Eating Spinach May Make Muscles More Efficient, Scientists Discover

Participants who consumed nitrates found in spinach used less oxygen with each breath while exercising.Consuming a plate of fresh spinach or a handful of beets may allow muscles to operate more efficiently, according to research conducted at the Karolinska Institutet in Stockholm, Sweden.

A study published in the journal Cell Metabolism found that participants who took small daily doses of inorganic nitrates experienced an improvement in the function of their mitochondria, the organelles that provide energy for human cells.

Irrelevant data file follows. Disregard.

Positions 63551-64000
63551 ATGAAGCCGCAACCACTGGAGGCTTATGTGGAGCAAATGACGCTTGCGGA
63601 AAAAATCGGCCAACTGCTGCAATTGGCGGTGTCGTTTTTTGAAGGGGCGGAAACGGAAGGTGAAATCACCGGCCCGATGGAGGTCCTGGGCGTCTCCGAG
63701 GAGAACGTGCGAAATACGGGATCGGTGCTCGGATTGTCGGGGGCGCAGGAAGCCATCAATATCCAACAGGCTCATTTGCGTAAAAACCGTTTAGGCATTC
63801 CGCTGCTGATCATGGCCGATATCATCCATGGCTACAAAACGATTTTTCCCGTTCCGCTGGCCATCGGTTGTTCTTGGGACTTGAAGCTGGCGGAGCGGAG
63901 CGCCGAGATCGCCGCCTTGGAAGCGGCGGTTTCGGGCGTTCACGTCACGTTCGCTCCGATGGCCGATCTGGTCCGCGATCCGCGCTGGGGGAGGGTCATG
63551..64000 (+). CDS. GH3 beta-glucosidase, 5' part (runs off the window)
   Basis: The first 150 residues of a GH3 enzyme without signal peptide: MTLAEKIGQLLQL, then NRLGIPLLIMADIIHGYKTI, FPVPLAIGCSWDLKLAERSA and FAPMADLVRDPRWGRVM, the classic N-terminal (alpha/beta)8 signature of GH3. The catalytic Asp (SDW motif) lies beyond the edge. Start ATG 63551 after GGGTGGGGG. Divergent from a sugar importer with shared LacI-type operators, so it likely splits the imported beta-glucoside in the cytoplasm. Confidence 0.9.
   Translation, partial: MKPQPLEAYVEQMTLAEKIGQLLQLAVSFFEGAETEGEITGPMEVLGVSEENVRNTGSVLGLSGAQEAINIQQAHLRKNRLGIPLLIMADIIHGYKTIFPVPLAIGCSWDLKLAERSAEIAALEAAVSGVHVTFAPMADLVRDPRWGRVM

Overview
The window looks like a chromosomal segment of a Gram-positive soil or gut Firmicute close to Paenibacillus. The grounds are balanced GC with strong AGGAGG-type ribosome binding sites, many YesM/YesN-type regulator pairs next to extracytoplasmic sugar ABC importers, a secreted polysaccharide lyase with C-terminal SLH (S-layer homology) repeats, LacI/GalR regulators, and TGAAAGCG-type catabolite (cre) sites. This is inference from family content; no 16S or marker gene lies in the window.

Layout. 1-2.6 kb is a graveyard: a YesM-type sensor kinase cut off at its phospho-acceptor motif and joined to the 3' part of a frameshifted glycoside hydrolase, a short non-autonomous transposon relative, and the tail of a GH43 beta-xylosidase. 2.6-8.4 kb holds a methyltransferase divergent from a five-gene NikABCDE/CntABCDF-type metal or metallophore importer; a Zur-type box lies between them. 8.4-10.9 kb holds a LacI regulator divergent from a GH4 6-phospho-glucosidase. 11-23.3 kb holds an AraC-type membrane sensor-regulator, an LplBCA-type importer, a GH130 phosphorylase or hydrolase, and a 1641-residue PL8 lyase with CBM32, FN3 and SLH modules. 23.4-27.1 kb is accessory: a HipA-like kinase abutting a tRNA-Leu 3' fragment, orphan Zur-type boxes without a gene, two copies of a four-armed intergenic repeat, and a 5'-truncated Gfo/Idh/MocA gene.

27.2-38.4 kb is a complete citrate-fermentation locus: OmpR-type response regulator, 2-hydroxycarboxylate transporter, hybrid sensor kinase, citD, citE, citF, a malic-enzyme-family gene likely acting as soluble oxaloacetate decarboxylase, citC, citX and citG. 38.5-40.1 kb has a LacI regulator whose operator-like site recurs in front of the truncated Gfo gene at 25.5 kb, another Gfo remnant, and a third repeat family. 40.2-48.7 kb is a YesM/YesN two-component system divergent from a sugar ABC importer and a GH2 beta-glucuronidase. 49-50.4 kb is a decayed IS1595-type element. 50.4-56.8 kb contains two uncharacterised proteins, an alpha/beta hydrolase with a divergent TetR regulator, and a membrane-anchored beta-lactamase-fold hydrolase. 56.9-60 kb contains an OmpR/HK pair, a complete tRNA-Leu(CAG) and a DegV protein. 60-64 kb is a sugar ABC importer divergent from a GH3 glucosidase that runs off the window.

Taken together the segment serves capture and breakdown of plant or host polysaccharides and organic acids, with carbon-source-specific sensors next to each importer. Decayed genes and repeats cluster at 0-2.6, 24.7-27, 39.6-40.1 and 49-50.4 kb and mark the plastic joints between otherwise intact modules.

This allowed them to use less oxygen with each breath while riding an exercise bicycle.

Nitrate has long been considered of little value to the human body. In large doses it is toxic, and it can be found as an oxidizer in airbag propellants, solid rocket furl and fireworks. However, previous studies have suggested nictric oxide, a compound derived from nitrates, may help blood vessels dilate, which relieves high blood pressure.

Researchers noted that the amount of nitrate needed to produce the mitochondrial effect was no more than may be found in spinach, beets and certain other vegetables.

They concluded that eating spinach may not only help improve heart health but contribute to muscle function as well.

Spinach is also a rich source of iron, calcium, lutein and antioxidants, according to the Centers for Disease Control and Prevention.